The Wednesday Takeaway
Over the past week, the Milwaukee Brewers and Los Angeles Dodgers have been two of the busiest teams in retooling their rosters for the postseason. Both squads were aggressive in adding positional depth, as well as additional depth arms for their already superb bullpens, and both wheeled and dealed up to the deadline itself. Then, with the deadline for trading passed, the two new-look teams met in Chavez Ravine to preview some playoff-style baseball.
The fans were still filing in as Lorenzo Cain led off the game with a hard shot past second baseman Brian Dozier. The ball split the outfielders and Cain pushed through second, trying for a triple. Dozier’s relay throw was offline, ended up in the seats, and Cain got rewarded for his triple by getting to walk home with the first run of the game unopposed:
Two innings later, Cain made it happen with his wheels yet again. He was on second base with two outs and an 0-1 count to Jesus Aguilar. Los Angeles starter Rich Hill bounced a breaking ball inside—and catcher Yasmani Grandal was able to block the pitch, but not secure it. As Grandal spun around in place behind home plate and Hill frantically pointed over to the dugout where the ball had ricocheted, Cain once again decided to keep on running—tearing around third base and streaking across the plate with his, and the game’s, second run. All before any Dodger player could even touch the ball:
Grandal and Dozier had made the defensive miscues early on that led to two runs for Cain, but they would both redeem themselves in the fifth inning. Grandal led off the frame against Chase Anderson and he tore into the second pitch he saw, ripping a line drive just over the right-field line and into the Dodgers bullpen. Dozier took the very next pitch out of Anderson’s hand and pummeled it to dead center for his first LA home run in just his second at-bat in blue. Two pitches, two swings, and the game was suddenly tied:
In the bottom of the sixth, the Dodgers put two runners on with nobody out—but Matt Kemp lined out, and Grandal bounced into a double play to snuff out the threat. A half-inning later, the Brewers generated a two-baserunner threat of their own, and also saw it wiped out when Christian Yelich grounded into a double play to end the inning.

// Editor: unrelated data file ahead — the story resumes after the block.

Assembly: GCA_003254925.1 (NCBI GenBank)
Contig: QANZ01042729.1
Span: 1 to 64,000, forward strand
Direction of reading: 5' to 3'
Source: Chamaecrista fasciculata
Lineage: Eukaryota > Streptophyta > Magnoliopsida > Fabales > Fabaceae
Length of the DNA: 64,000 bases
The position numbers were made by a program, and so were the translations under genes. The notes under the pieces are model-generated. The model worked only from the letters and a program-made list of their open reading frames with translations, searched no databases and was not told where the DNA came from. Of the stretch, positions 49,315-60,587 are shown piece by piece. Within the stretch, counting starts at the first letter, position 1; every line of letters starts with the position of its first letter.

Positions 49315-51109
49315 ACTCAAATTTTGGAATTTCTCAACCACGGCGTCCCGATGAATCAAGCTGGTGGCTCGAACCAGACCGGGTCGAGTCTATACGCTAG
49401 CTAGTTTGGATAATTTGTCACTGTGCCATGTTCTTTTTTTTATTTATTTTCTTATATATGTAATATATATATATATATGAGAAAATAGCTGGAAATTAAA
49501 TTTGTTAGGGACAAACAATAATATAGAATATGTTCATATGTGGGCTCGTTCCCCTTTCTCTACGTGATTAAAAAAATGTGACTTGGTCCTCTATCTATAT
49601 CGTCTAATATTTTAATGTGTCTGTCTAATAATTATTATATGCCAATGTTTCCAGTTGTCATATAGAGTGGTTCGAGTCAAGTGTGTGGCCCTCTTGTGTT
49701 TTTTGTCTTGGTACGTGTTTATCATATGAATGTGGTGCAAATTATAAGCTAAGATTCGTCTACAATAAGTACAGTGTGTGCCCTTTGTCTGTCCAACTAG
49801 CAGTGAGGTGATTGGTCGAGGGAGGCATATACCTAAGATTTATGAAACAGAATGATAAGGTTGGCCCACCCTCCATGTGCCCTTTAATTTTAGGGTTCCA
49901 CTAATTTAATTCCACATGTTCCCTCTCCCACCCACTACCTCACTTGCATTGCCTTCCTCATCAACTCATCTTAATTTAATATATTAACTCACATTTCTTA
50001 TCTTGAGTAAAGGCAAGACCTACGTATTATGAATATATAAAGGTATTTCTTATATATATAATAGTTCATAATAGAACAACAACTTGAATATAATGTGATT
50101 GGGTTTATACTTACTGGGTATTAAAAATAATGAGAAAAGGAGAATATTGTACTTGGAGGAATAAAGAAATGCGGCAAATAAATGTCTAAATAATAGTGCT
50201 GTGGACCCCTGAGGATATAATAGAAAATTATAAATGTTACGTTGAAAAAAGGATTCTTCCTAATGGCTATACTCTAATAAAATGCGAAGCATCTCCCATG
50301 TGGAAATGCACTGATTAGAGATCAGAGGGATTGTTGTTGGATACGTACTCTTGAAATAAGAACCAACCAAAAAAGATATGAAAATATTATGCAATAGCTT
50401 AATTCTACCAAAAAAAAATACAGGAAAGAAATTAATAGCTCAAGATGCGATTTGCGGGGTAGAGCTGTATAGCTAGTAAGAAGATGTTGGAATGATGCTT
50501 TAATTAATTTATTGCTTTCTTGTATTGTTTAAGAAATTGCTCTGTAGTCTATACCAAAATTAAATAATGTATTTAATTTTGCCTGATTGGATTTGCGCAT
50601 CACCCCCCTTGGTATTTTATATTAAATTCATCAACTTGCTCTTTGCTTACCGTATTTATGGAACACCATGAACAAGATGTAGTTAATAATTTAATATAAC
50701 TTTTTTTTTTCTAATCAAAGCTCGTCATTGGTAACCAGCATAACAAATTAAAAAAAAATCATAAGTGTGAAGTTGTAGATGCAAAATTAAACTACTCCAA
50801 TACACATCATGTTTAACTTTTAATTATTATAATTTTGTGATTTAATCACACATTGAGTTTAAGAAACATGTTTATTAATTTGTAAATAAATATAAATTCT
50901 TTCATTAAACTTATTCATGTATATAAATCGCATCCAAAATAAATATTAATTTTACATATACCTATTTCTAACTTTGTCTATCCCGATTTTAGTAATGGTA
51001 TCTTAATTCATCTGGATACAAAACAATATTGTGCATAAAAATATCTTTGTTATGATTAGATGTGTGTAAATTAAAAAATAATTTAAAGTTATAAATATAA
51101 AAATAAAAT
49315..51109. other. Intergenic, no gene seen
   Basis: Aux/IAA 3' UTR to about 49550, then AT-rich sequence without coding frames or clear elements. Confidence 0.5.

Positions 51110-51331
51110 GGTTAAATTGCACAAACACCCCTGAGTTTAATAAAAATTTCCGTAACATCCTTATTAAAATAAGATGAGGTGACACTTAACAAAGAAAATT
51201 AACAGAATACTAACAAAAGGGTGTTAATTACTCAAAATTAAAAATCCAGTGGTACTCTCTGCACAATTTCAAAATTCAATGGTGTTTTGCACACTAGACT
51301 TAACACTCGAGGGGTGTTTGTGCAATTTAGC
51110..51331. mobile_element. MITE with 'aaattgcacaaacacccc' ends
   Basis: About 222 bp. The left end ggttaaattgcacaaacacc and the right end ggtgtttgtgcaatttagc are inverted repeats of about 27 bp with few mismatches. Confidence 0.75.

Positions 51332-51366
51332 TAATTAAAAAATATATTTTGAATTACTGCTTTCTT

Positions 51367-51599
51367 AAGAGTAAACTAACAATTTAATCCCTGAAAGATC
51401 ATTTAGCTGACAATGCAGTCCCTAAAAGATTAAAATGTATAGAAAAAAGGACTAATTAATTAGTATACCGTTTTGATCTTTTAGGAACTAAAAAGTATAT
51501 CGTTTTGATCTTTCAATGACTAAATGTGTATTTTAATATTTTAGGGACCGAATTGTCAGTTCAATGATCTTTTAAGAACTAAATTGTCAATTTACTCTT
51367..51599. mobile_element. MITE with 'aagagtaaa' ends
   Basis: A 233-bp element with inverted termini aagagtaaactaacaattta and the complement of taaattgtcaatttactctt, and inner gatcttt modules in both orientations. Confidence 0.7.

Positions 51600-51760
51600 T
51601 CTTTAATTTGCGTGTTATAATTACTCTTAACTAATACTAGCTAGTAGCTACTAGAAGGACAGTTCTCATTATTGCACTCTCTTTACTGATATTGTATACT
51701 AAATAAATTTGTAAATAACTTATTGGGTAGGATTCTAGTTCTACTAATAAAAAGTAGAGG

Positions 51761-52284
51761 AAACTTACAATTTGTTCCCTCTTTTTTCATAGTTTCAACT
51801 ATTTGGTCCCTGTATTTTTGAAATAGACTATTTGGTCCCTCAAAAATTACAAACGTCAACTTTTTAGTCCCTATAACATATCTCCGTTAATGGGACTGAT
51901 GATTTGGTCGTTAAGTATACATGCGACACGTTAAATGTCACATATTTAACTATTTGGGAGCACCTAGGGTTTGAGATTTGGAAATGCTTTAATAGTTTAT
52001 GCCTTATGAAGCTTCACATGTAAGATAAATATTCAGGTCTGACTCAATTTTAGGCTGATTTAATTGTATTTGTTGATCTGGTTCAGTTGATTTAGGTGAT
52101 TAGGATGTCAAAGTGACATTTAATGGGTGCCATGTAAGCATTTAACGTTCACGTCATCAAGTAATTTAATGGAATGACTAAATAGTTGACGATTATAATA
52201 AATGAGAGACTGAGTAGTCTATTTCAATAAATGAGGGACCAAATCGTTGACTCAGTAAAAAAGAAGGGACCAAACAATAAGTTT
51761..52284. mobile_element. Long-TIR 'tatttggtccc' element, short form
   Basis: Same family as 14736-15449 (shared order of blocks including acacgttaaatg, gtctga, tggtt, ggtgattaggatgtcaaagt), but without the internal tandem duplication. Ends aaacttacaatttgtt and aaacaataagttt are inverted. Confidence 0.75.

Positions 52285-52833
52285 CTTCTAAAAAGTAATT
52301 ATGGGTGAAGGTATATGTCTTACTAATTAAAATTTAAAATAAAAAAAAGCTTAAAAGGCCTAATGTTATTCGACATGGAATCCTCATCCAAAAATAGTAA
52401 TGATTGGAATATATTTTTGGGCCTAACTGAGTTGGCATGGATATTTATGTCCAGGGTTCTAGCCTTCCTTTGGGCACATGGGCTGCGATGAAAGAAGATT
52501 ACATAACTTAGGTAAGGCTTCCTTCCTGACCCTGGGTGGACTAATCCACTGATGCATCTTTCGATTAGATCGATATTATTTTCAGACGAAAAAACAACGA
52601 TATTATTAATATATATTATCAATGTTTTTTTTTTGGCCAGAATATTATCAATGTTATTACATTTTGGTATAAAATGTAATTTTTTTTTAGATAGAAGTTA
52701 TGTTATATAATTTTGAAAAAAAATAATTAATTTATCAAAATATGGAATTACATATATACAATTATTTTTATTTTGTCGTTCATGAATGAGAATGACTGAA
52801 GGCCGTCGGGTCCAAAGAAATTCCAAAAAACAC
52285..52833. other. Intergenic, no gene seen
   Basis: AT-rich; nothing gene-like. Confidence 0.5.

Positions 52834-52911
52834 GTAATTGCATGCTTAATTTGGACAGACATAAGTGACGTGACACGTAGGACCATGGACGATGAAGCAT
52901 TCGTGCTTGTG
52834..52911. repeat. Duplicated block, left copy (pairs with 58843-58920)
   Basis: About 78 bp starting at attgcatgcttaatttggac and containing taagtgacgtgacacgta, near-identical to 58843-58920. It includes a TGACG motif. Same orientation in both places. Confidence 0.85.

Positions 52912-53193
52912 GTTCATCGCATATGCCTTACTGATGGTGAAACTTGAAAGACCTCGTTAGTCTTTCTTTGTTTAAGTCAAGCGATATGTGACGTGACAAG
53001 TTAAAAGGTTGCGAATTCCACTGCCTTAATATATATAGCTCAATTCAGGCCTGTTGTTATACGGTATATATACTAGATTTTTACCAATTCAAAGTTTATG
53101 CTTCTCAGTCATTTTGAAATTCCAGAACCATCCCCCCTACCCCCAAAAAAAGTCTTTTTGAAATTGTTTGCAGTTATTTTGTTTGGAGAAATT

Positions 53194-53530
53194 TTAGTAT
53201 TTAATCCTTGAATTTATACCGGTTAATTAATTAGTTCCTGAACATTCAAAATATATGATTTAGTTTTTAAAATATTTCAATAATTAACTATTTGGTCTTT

In the bottom of the inning the Brewers turned things over to rookie Corbin Burnes. For the third straight half-inning, the team batting threatened—two runners on, one out. That brought up Yasiel Puig, fresh off the disabled list earlier this week. The second pitch to Puig was out over the plate and he sat back, then slashed it the opposite way for a single. Dozier came around to score from second, and the tie was broken—3-2 Dodgers:
At this point, the 3D chess match went to another level. Dave Roberts brought in Chase Utley as a pinch-hitter for the pitcher slot—and in response to this, Craig Counsell replaced Burnes with left-hander Dan Jennings. Undeterred, Roberts pinch-hit for his pinch-hitter—removing Utley before he could even see a pitch, and inserting Enrique Hernandez in the batter’s box. Hernandez, known for his hitting prowess against lefties, executed a suicide squeeze perfectly to bring home Chris Taylor and push the game to 4-2.
But the Brewers weren’t going to go quietly. The top of the eighth was the fourth consecutive inning to feature a two-on, one-out situation. New acquisition Mike Moustakas capitalized on the opportunity, driving home a run with a double to center. After an intentional walk to load the bases, catcher Manny Pina tied the game with a run-scoring single:
The drama continued in the next half-inning. After two quick outs Grandal kept the inning alive with a single, and Dozier one-hopped a ground-rule double over the low fence in left field. Instead of possibly scoring the winning run, the Dodgers had that run at third. The Brewers intentionally walked Cody Bellinger to load the bases, and then Moustakas somehow fielded a Chris Taylor smash down the line and threw Taylor out by about two-tenths of a second to keep the game tied.
The game remained tied through the top of the 10th—and then, quick as can be, it was over. Matt Albers came in to pitch the 10th for Milwaukee and Matt Kemp greeted him with a sharp single to left. Next up was Grandal. He had already easily redeemed himself for allowing Cain to score from second in the third inning, but this time he had a chance to win the game. He took the third pitch he saw and ripped another line drive into the seats: